It was midday on Sunday; just after the 10am service. A lady was trying to make a lunch appointment with her daughter and her prospective husband.
But first, she needed to buy some fruits at the open Sunday market near her church. She was still trying to pack well when she heard a thud and a scream. This was followed by shouts from a fast gathering crowd.
Her immediate thought was that she must have hit someone as she was trying to park. A confused and nervous lady rushed out of her car – an SUV -not even bothering to switch off the ignition.
‘Helpful hands’ had carried a young boy from under the car by the front tyre. The choruses were ‘where is the nearest hospital’ and ‘take him to an hospital quickly’.
The boy – about ten – was lying comatose by the car where those ‘helpful hands’ had put him for all to see. There was a fresh-looking wound on one leg as he lay still, too still. It was as if bones had been broken or a concussion had occurred.
A fellow parishioner who recognised the lady told her to switch off the engine and lock the car before attending to the motley crowd of youths and beggars demanding for an urgent medical aid. Just as well. The same ‘helpful hands’ had again lifted the boy and were trying to open the back door to put the kid in.
Another parishioner approached her. On no account must she allow them enter her car was his advice. It was at this point that the ‘helpful hands’ put the boy down. A stern voice among them asked the boy to ‘stand up and be a man’.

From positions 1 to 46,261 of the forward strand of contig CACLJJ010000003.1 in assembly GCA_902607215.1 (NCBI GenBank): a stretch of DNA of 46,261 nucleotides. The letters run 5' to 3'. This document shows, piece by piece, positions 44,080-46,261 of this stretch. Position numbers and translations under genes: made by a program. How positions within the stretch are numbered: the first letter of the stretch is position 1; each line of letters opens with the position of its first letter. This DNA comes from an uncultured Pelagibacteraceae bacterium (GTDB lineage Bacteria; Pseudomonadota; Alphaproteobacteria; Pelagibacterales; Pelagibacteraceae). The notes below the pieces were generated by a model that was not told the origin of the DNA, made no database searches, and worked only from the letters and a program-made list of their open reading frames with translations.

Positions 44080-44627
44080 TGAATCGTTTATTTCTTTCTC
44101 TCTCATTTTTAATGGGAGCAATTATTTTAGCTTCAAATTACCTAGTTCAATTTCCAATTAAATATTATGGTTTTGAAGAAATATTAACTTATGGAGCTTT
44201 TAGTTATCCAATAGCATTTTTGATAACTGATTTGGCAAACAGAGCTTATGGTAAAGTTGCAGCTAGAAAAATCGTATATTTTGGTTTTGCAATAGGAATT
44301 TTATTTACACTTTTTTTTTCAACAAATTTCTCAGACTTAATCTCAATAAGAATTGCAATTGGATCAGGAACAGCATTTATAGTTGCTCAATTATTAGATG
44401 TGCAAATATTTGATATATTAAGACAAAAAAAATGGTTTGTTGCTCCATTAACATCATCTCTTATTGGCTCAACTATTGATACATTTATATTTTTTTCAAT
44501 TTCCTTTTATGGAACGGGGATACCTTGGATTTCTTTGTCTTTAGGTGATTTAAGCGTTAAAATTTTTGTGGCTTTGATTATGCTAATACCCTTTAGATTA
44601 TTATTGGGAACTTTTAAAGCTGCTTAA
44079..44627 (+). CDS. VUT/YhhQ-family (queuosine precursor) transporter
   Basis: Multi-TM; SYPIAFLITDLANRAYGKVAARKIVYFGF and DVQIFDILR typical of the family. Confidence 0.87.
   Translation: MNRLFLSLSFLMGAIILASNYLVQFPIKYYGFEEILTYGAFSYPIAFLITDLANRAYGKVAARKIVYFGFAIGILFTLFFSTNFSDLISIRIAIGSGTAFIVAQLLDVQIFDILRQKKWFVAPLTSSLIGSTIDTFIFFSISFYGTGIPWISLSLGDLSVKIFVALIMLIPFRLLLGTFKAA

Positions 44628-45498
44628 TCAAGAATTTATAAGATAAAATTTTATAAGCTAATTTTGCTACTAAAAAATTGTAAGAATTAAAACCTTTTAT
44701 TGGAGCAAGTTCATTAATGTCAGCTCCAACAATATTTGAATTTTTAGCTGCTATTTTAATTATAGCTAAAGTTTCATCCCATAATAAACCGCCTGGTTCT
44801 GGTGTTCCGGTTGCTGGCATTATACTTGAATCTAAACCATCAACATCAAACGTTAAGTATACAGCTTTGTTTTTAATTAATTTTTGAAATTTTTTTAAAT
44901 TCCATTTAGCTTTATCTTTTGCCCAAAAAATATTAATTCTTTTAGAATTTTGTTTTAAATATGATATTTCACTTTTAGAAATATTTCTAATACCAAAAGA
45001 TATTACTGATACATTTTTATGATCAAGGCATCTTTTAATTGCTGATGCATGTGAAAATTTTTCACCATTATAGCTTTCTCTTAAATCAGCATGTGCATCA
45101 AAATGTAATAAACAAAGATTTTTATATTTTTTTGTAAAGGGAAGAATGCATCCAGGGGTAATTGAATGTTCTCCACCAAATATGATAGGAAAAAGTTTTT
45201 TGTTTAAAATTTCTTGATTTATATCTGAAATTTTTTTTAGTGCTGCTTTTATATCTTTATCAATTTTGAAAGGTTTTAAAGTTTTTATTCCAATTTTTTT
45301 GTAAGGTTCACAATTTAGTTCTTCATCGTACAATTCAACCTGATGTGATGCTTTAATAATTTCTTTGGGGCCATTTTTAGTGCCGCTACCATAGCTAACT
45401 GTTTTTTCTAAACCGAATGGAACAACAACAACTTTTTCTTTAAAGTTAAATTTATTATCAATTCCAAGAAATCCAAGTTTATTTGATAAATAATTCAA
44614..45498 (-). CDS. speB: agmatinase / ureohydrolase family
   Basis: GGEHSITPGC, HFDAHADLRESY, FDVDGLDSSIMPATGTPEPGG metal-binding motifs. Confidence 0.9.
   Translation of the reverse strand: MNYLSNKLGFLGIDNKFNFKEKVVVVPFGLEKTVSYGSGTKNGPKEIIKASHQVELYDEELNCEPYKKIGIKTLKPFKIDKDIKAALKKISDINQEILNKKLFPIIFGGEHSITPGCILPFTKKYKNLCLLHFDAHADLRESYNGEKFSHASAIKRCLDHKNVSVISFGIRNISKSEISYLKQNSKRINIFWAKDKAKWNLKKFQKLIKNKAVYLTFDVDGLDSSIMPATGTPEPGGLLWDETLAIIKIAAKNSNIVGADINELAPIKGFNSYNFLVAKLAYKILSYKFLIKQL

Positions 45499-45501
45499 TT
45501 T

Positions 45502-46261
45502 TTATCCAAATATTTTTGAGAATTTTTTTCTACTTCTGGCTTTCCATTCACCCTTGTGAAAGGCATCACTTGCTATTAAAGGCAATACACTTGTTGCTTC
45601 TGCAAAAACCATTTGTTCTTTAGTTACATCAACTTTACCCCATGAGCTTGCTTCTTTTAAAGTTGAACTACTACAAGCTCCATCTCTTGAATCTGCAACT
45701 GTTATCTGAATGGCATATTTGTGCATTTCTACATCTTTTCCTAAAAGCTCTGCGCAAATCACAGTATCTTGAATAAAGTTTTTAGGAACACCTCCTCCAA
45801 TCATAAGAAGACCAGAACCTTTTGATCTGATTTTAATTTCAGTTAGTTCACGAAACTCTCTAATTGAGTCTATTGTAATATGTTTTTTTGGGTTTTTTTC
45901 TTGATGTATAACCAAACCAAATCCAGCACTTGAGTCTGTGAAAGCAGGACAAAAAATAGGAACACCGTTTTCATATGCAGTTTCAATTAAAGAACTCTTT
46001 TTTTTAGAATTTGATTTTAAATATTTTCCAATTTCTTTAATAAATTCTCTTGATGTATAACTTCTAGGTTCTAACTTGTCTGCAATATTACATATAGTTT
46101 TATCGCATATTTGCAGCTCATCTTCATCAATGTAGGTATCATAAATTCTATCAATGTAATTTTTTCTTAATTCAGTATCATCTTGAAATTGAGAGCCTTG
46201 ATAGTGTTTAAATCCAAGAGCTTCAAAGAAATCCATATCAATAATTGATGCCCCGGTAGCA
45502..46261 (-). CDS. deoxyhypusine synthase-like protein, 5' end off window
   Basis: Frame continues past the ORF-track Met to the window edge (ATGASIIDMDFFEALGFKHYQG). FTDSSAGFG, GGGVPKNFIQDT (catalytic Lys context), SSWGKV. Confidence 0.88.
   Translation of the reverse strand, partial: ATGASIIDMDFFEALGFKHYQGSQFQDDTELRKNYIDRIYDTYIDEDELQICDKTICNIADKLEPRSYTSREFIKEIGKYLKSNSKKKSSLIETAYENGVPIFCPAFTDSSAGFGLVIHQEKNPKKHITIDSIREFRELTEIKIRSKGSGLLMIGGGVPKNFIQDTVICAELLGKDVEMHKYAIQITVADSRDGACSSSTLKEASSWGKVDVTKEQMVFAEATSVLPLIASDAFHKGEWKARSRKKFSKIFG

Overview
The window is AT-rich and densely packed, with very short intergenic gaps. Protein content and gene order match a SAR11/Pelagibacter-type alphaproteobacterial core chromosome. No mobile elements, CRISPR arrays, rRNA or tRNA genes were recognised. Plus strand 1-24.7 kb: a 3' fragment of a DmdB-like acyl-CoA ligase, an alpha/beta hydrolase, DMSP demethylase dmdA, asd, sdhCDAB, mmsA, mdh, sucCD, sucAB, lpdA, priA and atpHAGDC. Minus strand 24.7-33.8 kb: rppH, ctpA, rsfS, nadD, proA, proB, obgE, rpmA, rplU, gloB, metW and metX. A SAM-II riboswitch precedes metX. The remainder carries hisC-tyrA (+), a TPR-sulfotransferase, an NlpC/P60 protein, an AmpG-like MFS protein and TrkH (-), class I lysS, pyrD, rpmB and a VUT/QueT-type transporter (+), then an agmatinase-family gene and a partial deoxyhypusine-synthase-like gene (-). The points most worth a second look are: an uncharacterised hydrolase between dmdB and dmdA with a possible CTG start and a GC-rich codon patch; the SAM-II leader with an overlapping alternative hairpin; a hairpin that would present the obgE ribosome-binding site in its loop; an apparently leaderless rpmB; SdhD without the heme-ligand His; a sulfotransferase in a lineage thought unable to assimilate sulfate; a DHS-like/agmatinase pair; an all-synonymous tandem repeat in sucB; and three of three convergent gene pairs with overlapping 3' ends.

At this point, the boy stood up holding his leg and sobbing to the relief of those who genuinely felt the situation was really bad.
More parishioners gathered round the lady lending support. Sensing they might lose the battle, this collection of youths and beggars asked for a sum to take the kid to a hospital themselves. The amount was slashed by the parishioners. Drastically. The grateful lady quickly paid, entered her car and zoomed off while she could.
Nobody noticed that there was no bloodstain on the floor. None was on the car. This lady got away with one because she was not outnumbered. Thanks to the parishioners who came to her rescue. Many are not so lucky.
Everywhere and every time, there is always this motley crowd of youths and beggars at street corners and shades. The more populated or poorer the neighbourhood, the more you find them. You also find them around construction sites and warehouses – places where brawn is preferred to brain.
It is not a pretty sight to behold. But it is a common sight these days. Some will undress to their boxers to play football as early as 7 am if there is any little space to play. If not, they play cards or bet at the ever present betting booths.
But whatever game they might be seen to be engaged in, it is just to while away the time until the real game surfaces like the one that involved the lady.
This real game is the game of survival. It is the difference between going to bed hungry and having something to hold the belly. Food stalls are never too far away with their cheap, badly prepared food to prise money from these idling youths.